• It was the year Radiohead released Amnesiac, which, despite being solid, wasn't really on my radar in 2001. I was more excited for the As I Lay Dying debut, Beneath the Encasing of Ashes and the new Saves the Day LP, Stay What You Are.
  • Converge released Jane Doe and wasn't on my radar at all. I would have been all over that had I known ANYTHING. But yet I knew about Bane's Give Blood. What the hell, man?
  • Death Cab for Cutie released The Photo Album. Indie kids all got boners, despite how much they decry Death Cab for "selling-out."
  • Thursday released Full Collapse and we can all point to them as one of the propagators of the screaming/nasal singing over post-hardcore music. The Dismemberment Plan released Change and I didn't even know.
  • White kids in tight jeans were inspired to dance thanks to a little album by Daft Punk called Discovery.

    But at the time, I was all over Further Seems Forever's The Moon is Down. What can I say? I was a Tooth and Nail fanboy for the longest time because of the ridiculous youth group background I crawled out from under. And Strongarm, a highly influential Christian metalcore, was one of my favorite bands. Four former members of Strongarm made up Further Seems Forever, so when I heard they had a new band I was immediately excited.
    That album helped me tremendously during my summer of expensive, terrible decisions. In short, I kind of spent the bulk of my summer in upstate New York trying to hook up with a girl. I mean, naturally, that kind of thing goes south in a hurry, with the whole thing being based on false pretenses and religious confusion. So an emotionally overcharged band releases their debut album before the worst summer of my life? Tailor made.
    The actual album is quite good. You have to forgive them, though. Chris fucking Carrabba singing over a band who helped propel screamo bullshit into Hot Topics everywhere. But the actual substance of the tracks, with incredibly tight musicians performing intricate post hardcore arrangements with above average lyrics, are something to behold. Steve Kleisath, drummer for Shai Hulud AND Strongarm (!!), is behind the kit performing what easily had to have been some of "emo's" most intricate, technical drumming. Sure, the twin guitar thing has been ground to death but come on, if it's done well it's done well.
    It's not the best album of 2001 by any stretch, but it's my emotional favorite of 2001.

  • December 9, 2009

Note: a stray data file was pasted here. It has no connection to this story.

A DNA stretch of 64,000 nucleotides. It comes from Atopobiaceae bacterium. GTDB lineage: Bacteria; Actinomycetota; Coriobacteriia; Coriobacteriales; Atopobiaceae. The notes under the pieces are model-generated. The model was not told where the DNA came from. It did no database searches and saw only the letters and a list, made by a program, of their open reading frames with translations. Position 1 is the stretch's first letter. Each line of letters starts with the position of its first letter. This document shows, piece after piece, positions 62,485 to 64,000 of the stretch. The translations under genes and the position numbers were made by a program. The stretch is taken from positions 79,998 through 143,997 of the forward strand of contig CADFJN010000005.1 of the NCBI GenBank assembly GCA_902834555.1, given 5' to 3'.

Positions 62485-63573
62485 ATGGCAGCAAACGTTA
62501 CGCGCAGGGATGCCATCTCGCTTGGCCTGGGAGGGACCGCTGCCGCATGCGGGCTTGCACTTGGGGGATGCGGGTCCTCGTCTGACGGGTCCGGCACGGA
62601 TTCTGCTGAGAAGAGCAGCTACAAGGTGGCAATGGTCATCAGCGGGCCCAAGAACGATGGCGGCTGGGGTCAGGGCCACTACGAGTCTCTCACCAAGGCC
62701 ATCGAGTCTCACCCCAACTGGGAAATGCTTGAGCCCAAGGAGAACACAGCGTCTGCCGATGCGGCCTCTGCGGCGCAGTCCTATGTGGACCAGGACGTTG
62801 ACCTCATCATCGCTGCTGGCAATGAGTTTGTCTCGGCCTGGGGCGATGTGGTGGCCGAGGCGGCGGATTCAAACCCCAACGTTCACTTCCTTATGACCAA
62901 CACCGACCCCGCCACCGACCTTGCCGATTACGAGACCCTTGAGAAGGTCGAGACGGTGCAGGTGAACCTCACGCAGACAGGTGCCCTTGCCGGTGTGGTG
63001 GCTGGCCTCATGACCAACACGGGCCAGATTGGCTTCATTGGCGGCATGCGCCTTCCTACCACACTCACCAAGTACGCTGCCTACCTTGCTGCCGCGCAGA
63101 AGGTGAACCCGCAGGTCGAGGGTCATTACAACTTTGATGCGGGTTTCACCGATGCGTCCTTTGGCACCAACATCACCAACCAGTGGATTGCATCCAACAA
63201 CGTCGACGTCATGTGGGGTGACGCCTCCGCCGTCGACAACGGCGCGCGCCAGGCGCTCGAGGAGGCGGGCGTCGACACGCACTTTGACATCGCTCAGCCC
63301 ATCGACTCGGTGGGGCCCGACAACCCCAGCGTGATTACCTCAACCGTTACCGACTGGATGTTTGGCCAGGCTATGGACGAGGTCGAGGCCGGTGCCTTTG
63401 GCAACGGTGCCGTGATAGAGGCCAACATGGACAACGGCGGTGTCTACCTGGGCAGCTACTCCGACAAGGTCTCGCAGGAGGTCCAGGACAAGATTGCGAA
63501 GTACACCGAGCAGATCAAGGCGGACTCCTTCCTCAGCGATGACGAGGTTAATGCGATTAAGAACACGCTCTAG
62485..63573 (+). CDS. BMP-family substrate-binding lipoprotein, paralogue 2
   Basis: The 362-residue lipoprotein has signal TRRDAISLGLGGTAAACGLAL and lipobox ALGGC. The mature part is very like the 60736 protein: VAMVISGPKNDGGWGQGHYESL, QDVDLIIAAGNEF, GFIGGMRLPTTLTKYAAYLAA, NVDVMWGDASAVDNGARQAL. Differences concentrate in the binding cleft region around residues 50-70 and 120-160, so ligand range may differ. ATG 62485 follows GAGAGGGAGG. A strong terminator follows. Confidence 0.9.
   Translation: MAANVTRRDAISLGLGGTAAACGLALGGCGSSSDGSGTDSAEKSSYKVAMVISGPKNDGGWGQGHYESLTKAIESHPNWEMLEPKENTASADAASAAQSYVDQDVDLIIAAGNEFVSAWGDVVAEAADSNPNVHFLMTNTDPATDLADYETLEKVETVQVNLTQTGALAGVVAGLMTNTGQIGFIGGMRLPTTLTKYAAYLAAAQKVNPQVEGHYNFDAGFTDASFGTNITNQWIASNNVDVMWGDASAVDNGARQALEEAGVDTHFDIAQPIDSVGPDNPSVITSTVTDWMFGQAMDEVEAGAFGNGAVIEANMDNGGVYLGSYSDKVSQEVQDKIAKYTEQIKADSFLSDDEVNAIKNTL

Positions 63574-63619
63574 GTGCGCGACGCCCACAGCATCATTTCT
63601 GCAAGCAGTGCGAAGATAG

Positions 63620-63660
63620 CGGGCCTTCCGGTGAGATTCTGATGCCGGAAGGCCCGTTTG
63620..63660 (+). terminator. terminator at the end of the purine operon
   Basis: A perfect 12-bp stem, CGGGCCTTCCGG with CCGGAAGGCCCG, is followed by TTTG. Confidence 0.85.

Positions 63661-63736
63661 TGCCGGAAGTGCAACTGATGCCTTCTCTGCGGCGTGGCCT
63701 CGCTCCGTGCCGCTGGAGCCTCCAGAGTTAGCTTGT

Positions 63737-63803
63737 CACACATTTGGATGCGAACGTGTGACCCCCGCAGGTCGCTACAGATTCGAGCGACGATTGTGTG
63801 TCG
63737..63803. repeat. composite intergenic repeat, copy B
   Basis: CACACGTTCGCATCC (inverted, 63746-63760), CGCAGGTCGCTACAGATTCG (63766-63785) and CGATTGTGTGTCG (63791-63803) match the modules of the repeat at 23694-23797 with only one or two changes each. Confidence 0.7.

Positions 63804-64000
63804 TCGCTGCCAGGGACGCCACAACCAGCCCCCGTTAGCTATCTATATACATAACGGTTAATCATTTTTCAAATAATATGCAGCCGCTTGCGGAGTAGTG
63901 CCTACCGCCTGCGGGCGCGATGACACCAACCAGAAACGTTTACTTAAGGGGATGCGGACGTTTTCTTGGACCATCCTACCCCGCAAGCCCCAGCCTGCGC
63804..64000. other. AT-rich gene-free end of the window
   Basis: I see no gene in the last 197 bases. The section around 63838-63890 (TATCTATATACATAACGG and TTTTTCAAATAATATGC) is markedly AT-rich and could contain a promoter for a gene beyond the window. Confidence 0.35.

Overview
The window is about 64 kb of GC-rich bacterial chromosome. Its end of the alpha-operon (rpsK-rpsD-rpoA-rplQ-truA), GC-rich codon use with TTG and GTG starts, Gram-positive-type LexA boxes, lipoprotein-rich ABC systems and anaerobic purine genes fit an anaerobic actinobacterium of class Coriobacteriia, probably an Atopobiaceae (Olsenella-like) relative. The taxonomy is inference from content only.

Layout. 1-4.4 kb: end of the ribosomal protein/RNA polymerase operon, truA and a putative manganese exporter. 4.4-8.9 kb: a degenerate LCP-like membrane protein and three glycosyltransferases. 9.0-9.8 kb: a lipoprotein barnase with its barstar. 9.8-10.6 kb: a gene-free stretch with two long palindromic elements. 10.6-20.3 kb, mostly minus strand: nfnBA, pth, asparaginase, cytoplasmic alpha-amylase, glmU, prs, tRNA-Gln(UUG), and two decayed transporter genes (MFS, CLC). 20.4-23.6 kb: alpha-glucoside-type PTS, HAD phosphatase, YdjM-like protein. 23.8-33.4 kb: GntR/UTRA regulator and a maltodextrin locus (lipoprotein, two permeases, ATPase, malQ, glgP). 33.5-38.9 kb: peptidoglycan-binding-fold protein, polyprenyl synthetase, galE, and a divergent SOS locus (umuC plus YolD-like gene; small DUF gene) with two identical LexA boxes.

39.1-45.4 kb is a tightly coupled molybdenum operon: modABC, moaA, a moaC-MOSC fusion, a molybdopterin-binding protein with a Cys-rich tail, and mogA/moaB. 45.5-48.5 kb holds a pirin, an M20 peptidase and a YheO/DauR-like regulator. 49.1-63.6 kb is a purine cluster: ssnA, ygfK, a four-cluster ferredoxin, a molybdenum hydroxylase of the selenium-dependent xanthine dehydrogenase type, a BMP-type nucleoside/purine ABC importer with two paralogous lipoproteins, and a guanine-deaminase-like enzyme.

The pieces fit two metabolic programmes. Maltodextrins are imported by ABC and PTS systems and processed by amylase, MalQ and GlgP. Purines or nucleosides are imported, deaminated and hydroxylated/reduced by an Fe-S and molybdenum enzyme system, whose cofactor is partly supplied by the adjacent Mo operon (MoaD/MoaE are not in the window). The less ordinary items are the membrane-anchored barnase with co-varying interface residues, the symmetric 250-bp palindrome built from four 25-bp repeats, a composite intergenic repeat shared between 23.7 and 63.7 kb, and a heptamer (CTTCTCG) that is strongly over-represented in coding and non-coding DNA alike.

Stalin Decade Retrospektacus

    Everybody is taking looks at the previous decade, be it music, books, or cinema. If you're anything like me, you haven't listened to, read, or watched half of the things that are supposedly the bench marks of ten years worth of art.

    So I wanted to do something different: what if I look year by year and discuss an album that meant the most to me? Not what I think was great in retrospect. That's too easy.I can look back now and say that, for 2000, Kid A was definitely the album of the year to me. But at the time? I could not have cared less for what Radiohead was doing. Year 2000 me didn't care that OutKast were doing some completely left-field, insane stuff in hip-hop with Stankonia. Year 2000 me was all emo and shit, being sad about being fat and, in spite of my life/health-crippling obesity, still managing to have two girlfriends in that calender year. Being emo and all, 2000 me was broke up with both times (you haven't been broke up with until you hear the other person in the relationship feels God doesn't want them to date.)

    So this is basically a "best of album of each year that I listened to at the time that I probably still (sometimes secretly) listen to now."

    So I'm going to kick this off.

    2000

    In 2000, I was 16 going on 17. I was also incredibly sheltered, but my exposure to music was no longer exclusively limited to the realm of Christian music and music that didn't swear too much. Enter Elliott's brilliant False Cathedrals, which neither swears nor offends delicate evangelical parents. Calling Elliott emo is completely disingenuous. There was a second or third wave going on of guys who had been in hardcore bands putting the macho, bullshit posturing behind them and just let it all out... with restraint. This kind of "let it out in moderation!" really appealed to the obese kid who didn't feel like heavily rocking the boat but still had emotions that were just as valid as anybody else's.

    So what of the album? The production is high and mostly holds up nearly ten years later. The artwork is so well done, so high quality that I'm probably getting the album cover art tattooed on me. My friend described "Drive on to Me" (track 4) as the "coulda been" relationship song of 2000. The drumming is some of the best of the post-hardcore genre. It's as if a bunch of guys listened to Sunny Day, then listened to Radiohead and said "Let's see what we can do here." It's nearly impossible for me to express in words how much this album meant to my personal development. If Revelation Records hadn't put this album out, I don't know what album I would have made out with my eventual wife to, or listened to when I was down and felt better. It might sound now like what you've heard before, but that's no fault of Elliott's False Cathedrals.